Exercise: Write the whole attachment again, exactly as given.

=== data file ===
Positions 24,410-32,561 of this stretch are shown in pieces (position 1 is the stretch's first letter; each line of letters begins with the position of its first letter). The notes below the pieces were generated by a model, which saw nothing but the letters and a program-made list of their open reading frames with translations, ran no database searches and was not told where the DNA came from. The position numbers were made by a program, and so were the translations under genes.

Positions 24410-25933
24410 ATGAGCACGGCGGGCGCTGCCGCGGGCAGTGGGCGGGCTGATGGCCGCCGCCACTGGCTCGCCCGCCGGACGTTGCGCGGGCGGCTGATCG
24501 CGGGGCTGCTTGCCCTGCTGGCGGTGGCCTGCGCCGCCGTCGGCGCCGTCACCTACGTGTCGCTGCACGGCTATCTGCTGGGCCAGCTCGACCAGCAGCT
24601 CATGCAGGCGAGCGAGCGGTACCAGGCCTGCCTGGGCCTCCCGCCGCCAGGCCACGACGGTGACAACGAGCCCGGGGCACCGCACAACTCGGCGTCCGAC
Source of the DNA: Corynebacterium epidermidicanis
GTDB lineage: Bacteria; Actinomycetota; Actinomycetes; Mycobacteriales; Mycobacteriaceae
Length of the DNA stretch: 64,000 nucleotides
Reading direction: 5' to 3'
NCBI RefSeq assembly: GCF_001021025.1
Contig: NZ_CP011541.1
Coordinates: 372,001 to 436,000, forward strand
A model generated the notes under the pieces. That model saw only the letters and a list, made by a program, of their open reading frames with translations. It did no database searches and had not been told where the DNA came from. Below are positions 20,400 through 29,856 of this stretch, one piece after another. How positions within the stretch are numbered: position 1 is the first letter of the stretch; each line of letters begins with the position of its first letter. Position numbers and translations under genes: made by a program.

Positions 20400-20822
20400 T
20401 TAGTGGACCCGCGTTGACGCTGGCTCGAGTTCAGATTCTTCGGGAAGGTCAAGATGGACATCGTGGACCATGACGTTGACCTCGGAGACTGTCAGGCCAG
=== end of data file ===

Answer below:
Positions 24,410-32,561 of this stretch are shown in pieces (position 1 is the stretch's first letter; each line of letters begins with the position of its first letter). The notes below the pieces were generated by a model, which saw nothing but the letters and a program-made list of their open reading frames with translations, ran no database searches and was not told where the DNA came from. The position numbers were made by a program, and so were the translations under genes.

Positions 24410-25933
24410 ATGAGCACGGCGGGCGCTGCCGCGGGCAGTGGGCGGGCTGATGGCCGCCGCCACTGGCTCGCCCGCCGGACGTTGCGCGGGCGGCTGATCG
24501 CGGGGCTGCTTGCCCTGCTGGCGGTGGCCTGCGCCGCCGTCGGCGCCGTCACCTACGTGTCGCTGCACGGCTATCTGCTGGGCCAGCTCGACCAGCAGCT
24601 CATGCAGGCGAGCGAGCGGTACCAGGCCTGCCTGGGCCTCCCGCCGCCAGGCCACGACGGTGACAACGAGCCCGGGGCACCGCACAACTCGGCGTCCGAC
Source of the DNA: Corynebacterium epidermidicanis
GTDB lineage: Bacteria; Actinomycetota; Actinomycetes; Mycobacteriales; Mycobacteriaceae
Length of the DNA stretch: 64,000 nucleotides
Reading direction: 5' to 3'
NCBI RefSeq assembly: GCF_001021025.1
Contig: NZ_CP011541.1
Coordinates: 372,001 to 436,000, forward strand
A model generated the notes under the pieces. That model saw only the letters and a list, made by a program, of their open reading frames with translations. It did no database searches and had not been told where the DNA came from. Below are positions 20,400 through 29,856 of this stretch, one piece after another. How positions within the stretch are numbered: position 1 is the first letter of the stretch; each line of letters begins with the position of its first letter. Position numbers and translations under genes: made by a program.

Positions 20400-20822
20400 T
20401 TAGTGGACCCGCGTTGACGCTGGCTCGAGTTCAGATTCTTCGGGAAGGTCAAGATGGACATCGTGGACCATGACGTTGACCTCGGAGACTGTCAGGCCAG